I clearly remember my worst pains. I’ve never given birth, so I guess I’ve had it easy, but my #10’s haven’t been forgettable.

1980’s- I had to have a dye injected under my left kneecap so that the orthopedic doc could get a better idea of what was wrong with my knee. Mercy, that hurt. I probably teared up for that. I’m pretty sure the needle was the diameter of a pencil.

1990’s- I had an abscessed front tooth. I wanted to die. No pain meds helped and one of them made me very sick on top of that. A bad few days. Really bad.

Last week: I had a diagnostic mammogram (or “slammogram” as I like to call them). I had one of these last December too but I think the technician last week had a sadistic streak. The more calcifications and density you have in your breasts (my sister is convinced I’m mummifying) then the more “technique” they apply with those machines. I am not lying–they actually used the phrase “apply more technique.” Lady, you apply makeup; what you did to me last week was to torque down on that gear knob. I get to have another one in six months. Woo hoo.

Yesterday: I picked up the water hose sprayer to go fill up the bird bath. Between my hand and the sprayer was a hornet or wasp or some other evil pollinator. I am shocked at how much that sting hurt! I yelled while applying ice and baking soda. My beagle was afraid of me because of the racket I made, yelling, cursing and stomping my feet. It still hurts! It only feels bruised today, but wow, I am stunned that a creature that tiny could hurt me (a level 10 pain) like that for a full 10 minutes, and then still hurt the next day. Thankfully, it was only 10 minutes of #10 pain, unlike childbirth.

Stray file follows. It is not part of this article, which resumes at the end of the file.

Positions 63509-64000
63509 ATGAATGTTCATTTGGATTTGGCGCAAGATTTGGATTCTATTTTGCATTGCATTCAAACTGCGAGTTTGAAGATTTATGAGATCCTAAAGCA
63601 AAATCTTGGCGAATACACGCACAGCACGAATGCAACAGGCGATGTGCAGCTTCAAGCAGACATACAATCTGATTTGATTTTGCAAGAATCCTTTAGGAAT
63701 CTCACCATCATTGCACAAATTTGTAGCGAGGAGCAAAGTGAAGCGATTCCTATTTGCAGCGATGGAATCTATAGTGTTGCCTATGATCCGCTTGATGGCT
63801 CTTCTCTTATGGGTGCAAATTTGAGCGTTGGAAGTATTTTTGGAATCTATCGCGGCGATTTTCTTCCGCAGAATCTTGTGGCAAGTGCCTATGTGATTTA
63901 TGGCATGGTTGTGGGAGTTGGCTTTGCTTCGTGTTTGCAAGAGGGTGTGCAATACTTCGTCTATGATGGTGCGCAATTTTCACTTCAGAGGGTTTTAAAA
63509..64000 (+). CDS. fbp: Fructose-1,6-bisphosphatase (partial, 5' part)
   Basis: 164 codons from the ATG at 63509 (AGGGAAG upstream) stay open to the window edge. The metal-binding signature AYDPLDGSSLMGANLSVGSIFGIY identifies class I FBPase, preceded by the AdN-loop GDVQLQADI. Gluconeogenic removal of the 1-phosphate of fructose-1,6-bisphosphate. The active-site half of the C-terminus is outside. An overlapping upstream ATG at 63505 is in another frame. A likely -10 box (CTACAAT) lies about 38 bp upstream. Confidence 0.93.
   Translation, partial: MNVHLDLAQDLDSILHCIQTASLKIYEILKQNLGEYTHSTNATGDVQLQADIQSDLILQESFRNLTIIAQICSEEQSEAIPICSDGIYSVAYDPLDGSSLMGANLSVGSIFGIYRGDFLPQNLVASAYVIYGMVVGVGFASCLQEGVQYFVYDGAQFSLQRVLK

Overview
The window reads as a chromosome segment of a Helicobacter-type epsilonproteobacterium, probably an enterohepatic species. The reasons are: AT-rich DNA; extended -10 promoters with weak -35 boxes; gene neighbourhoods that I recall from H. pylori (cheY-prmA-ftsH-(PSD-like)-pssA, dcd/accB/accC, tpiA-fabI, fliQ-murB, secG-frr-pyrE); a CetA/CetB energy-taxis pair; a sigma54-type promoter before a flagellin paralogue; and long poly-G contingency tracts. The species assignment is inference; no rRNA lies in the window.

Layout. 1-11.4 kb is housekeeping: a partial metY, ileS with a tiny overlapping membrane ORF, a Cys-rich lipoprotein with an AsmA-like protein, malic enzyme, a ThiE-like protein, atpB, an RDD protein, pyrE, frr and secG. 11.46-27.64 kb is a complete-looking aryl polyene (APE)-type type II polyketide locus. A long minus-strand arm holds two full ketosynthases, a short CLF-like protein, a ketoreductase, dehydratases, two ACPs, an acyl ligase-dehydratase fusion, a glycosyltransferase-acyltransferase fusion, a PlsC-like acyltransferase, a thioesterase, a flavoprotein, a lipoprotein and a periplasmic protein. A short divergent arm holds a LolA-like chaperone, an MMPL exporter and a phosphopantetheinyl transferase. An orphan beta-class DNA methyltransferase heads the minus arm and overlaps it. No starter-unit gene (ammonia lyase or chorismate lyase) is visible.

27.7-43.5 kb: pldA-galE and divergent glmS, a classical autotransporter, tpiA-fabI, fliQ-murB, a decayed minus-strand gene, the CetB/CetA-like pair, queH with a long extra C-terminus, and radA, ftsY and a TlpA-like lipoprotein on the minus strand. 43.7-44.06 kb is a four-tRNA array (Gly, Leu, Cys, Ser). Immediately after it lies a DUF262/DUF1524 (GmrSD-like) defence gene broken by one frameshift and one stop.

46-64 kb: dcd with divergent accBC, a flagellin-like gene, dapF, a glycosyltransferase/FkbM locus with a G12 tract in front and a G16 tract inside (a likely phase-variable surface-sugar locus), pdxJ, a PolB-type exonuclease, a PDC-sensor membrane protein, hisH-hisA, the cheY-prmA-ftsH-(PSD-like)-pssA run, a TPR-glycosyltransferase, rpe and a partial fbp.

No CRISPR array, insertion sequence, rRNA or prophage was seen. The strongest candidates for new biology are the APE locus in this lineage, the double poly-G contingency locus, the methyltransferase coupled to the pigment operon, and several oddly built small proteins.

That is my list of level 10 pains on the pain scale, those pains by which all my other pains are measured. Thinking about those #10’s, my other regular daily pains don’t seem so bad today.

How about you? What are your #10’s? Besides childbirth, of course.

 

Sage Bumble Bee
The bumble bee doesn’t seem to be very aggressive. Probably not the perpetrator from yesterday.
Honey Bee
The sweet little honey bee. The first time I ever got stung was by a honey bee. I was about 3 or 4 years old, and picking flowers to give my mother. The bee sting really put a damper on that experience. But for her, I’d pick flowers again.
Invader